Making interactive persistent using proof scripts¶
Mattias Ulbrich ulbrich@kit.edu, 2015
Experimental feature: Proof scripts are currently only visible in the GUI if KeY
is launched with the experimental
option. Concrete syntax is subject to
change.
Every KeY user knows the pain of manually redoing an interactive proof over and over again even though only a tiny bit of the program or specification have changed. NOW you can use proof scripts which will alleviate your worries with repeating proofs.
Proof scripts are textual representations of rule applications, settings changes and macro invocations. They are notated in linear order. The target of a script command is usually the first open goal in the proof tree, i.e., the first reached when traversing the proof tree (not necessarily the first in the Goal pane in the GUI).
Syntax of proof scripts¶
Proof commands start with an identifier followed by optional arguments:
command argName="argument" "argument without name" ;
Every command is terminated with a semicolon. There are named arguments in the
form argName="argument"
and unnamed argument without name. Single '...'
and
double quotes "..."
can both be used. If "argument"
is an identifier itself,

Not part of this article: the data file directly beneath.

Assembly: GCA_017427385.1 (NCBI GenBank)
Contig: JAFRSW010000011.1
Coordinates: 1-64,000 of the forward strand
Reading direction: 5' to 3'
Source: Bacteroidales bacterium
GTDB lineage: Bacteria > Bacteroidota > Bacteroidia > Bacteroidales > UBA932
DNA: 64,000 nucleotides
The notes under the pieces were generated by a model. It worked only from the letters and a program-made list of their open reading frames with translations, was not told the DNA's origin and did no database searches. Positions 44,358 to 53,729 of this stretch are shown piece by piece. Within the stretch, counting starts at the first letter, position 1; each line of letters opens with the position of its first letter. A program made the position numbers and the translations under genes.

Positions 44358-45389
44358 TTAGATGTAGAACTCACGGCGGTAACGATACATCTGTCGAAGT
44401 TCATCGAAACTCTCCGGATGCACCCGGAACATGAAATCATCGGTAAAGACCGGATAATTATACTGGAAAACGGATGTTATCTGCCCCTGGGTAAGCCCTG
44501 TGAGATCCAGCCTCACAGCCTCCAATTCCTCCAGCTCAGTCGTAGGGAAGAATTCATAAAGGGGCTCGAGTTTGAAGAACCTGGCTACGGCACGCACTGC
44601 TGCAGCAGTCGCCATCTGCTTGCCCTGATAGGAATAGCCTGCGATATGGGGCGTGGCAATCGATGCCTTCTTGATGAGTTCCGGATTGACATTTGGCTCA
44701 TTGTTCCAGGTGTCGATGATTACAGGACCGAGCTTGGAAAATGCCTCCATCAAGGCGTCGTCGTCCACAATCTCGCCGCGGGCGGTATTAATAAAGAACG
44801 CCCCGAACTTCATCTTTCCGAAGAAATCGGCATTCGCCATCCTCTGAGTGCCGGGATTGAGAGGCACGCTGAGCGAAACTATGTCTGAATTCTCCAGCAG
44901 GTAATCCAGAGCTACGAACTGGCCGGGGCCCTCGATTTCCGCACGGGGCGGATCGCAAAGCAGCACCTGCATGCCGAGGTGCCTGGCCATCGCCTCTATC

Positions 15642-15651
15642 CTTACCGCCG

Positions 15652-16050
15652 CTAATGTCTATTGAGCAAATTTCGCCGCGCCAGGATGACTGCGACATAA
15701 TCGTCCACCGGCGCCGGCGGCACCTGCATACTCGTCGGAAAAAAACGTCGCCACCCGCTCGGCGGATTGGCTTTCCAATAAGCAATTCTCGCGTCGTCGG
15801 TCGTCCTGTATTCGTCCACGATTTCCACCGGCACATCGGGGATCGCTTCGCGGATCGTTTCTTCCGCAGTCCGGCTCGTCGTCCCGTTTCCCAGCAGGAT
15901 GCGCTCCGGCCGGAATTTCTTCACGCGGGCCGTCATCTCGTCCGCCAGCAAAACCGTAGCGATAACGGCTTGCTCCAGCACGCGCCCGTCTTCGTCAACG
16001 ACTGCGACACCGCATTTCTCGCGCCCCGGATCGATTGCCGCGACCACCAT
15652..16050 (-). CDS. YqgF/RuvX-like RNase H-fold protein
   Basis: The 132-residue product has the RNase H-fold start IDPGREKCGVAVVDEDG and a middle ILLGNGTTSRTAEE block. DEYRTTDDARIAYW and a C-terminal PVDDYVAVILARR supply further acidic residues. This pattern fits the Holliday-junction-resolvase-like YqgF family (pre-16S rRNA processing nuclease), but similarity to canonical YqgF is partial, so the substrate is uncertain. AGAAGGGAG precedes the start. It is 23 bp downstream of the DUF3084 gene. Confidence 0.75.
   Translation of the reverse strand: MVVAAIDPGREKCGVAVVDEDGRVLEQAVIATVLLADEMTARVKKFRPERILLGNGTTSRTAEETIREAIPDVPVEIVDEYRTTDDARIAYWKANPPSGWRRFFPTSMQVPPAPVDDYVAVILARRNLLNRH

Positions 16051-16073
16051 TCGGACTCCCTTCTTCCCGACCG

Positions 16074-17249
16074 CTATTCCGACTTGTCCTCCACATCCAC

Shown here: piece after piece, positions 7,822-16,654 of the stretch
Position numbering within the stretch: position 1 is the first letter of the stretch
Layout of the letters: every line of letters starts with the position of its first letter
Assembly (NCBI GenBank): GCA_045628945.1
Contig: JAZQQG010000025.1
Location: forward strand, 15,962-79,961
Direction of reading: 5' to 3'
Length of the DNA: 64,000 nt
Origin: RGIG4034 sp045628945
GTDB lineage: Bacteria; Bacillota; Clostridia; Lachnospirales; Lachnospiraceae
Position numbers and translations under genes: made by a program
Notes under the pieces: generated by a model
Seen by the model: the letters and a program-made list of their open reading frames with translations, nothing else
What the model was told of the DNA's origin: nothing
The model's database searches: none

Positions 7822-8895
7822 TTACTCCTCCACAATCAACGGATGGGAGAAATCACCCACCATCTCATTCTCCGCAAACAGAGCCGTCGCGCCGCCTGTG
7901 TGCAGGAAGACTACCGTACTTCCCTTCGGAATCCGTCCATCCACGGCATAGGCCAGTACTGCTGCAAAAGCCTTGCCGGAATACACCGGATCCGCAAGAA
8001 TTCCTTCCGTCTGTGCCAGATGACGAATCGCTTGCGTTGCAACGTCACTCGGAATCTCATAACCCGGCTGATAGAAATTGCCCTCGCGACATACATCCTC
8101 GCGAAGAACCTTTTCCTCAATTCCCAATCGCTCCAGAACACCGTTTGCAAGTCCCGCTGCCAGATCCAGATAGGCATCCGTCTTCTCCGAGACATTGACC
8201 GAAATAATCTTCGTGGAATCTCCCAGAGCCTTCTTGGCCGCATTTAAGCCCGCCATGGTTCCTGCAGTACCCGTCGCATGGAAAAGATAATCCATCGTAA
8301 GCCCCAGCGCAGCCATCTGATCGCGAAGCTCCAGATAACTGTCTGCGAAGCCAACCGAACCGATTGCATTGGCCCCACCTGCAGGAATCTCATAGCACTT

the quotes can optionally be dropped, like in
rule andRight ;
The character # begins a comment which extends to the end of the line. Currently, there are no multiline comments in proof scripts. Proof scripts are case sensitive.
How can scripts be loaded¶

In the GUI: Open a proof obligation. Currently proof scripts work only reliably if applied to the root of a fresh proof obligation (no rule applications, prune steps). The open the context menu (sequent or proof tree), choose "Strategy macros" and then "Run proof script ...". In the file dialog that appears, choose the script file to load. The script is automatically applied. You can follow the process in a logging window.

From within key input files: At the very end of key files INSTEAD of a \proof object, you can now attach a proof script directly in double quotes following the keyword \proofScript. An very simple example reads:
\predicates {a; b;}
\problem { a & b > a }
\proofScript "
rule 'impRight';
rule 'andLeft';
rule 'close';"
Since the script is no enclosed in "..."
, only single quotes '...'
can
be used in the script. You can also load a script from an external
file by writing
\proofScript "script 'some_filename.script';"
Commands in scripts¶
This list of available script commands is subject to change and to extension. If you write your own script commands (s. below), please add an explanation to this list here. The list is sorted alphabetically.
auto
Apply the automatic KeY strategy on the current goal. Optinally you can specify the number of steps to run.
auto steps=30000; # run at most 30000 steps automatically.
cut
Performs a cut and thus splits the sequent into two goals. The unnamed argument is the formula to cut with
cut "value1 = value2";
 exit
Terminate the script prematurely at that point. Used mainly for debug purposes.
exit;

instantiate
Quantifier instantiation is a task that often occurs. Instead of specifying the entire formula, it suffices here to name the variable that is to be instantiated. If that is not unique, the number of the occurrence of that quantified variable can be specified as well.
Instantiate the third instantiateable formula whose bound variable is called
x
with the value42